July 31, 2021 Prioritizing preservation: The BPA’s Greg Galer on how Boston’s next Mayor can protect the city’s built history
Historic Boston asked Greg Galer, Executive Director of the Boston Preservation Alliance, to share his thoughts concerning Boston’s mayoral race and how its outcome will determine policy that directly effects the city’s most endangered historic buildings and sites. Read below as he poses questions for the field of candidates and considers topics like demolition, equity, climate change, and legacy businesses. (Cover photo “Surface Tension” by Peter Vanderwarker.)
Those of us who have daily interactions with City policy, agencies, and staff know that while the Mayor isn’t personally involved in every decision that comes out of Boston government, the Mayor certainly sets a tone that permeates the entirety of the city’s operation. The “Fifth Floor” (where the Mayor’s Office as well as the offices of City Councilors reside) exists in physical reality and in metaphor. When someone says “It came from the Fifth Floor,” everyone knows it’s something the Mayor wants.
Of course, the impact and frequency of a statement like that varies by mayor. Some were actively involved, down in the weeds, and nothing of consequence would move very far without a nod from the Mayor’s office. In other administrations the control wasn’t so tight. Regardless, the messaging that comes from the Fifth Floor as far as priorities, goals, and third rail issues is generally well-known to City Hall staff. When, for example, Mayor Walsh made it clear that building housing was a priority, that permeated all decision-making. Getting the number of new housing units up was primary. However, even though the rehabilitation and adaptive use of historic buildings for affordable housing is a proven effective tool, historic preservation was not a priority of the last administration. That was frustrating. We hope that our next Mayor recognizes the multifaceted benefits of our historic resources.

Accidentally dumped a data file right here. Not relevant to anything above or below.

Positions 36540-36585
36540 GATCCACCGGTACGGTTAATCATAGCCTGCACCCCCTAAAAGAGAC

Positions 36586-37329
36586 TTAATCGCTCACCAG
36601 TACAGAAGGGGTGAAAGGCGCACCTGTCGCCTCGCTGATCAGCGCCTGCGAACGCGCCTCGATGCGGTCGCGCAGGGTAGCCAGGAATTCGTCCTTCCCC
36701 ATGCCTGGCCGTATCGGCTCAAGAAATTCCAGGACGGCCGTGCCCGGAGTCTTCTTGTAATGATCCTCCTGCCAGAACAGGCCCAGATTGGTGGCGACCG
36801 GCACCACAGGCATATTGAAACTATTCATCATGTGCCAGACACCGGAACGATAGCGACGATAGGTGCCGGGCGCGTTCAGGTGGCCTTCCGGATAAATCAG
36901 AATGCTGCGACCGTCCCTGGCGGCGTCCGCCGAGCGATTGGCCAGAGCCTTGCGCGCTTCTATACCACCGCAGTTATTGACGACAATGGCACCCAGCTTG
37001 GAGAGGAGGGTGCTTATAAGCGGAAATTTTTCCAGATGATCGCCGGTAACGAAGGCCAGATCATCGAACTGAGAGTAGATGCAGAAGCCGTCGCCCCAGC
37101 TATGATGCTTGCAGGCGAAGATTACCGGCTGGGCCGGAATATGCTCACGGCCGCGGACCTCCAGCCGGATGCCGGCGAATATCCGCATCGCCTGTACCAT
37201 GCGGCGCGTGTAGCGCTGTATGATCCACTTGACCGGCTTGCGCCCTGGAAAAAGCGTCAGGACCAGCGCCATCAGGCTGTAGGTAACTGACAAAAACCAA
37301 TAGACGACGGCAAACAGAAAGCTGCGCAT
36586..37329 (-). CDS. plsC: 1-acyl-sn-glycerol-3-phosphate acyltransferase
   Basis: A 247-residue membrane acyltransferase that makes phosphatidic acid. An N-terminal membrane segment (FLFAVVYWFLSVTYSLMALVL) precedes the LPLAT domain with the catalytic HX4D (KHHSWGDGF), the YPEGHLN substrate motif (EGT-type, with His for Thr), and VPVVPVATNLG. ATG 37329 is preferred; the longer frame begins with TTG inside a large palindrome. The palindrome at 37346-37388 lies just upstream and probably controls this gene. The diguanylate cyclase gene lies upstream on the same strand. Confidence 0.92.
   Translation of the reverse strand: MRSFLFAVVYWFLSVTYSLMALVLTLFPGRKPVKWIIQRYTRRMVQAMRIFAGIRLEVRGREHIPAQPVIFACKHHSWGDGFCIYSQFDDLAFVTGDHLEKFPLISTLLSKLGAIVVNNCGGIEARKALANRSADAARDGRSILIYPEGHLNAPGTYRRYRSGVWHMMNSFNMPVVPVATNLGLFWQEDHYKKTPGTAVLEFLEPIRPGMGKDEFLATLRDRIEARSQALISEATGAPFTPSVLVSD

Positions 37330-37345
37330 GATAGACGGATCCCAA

On housing, affordability, environmental, labor, resiliency, economic, and cultural grounds, a stronger emphasis of city government on preserving and creatively using the city’s historic resources benefits all Bostonians. With 78% of the city built before World War II there is simply no way the city can meet its climate goals without programs that support our existing buildings, particularly residential properties in the neighborhoods. Residents from East Boston to West Roxbury are seeing the negative impacts on their neighborhoods of a disease of demolitions, most based on a myopic and inaccurate belief that new construction is always best. The fact is, while certainly at times demolition and new construction makes sense, it is often not the best path to support environmental goals, provide more jobs, or create more affordable housing. Rehabilitating and creatively using historic resources (many times in conjunction with new) will often drive the best result for Bostonians.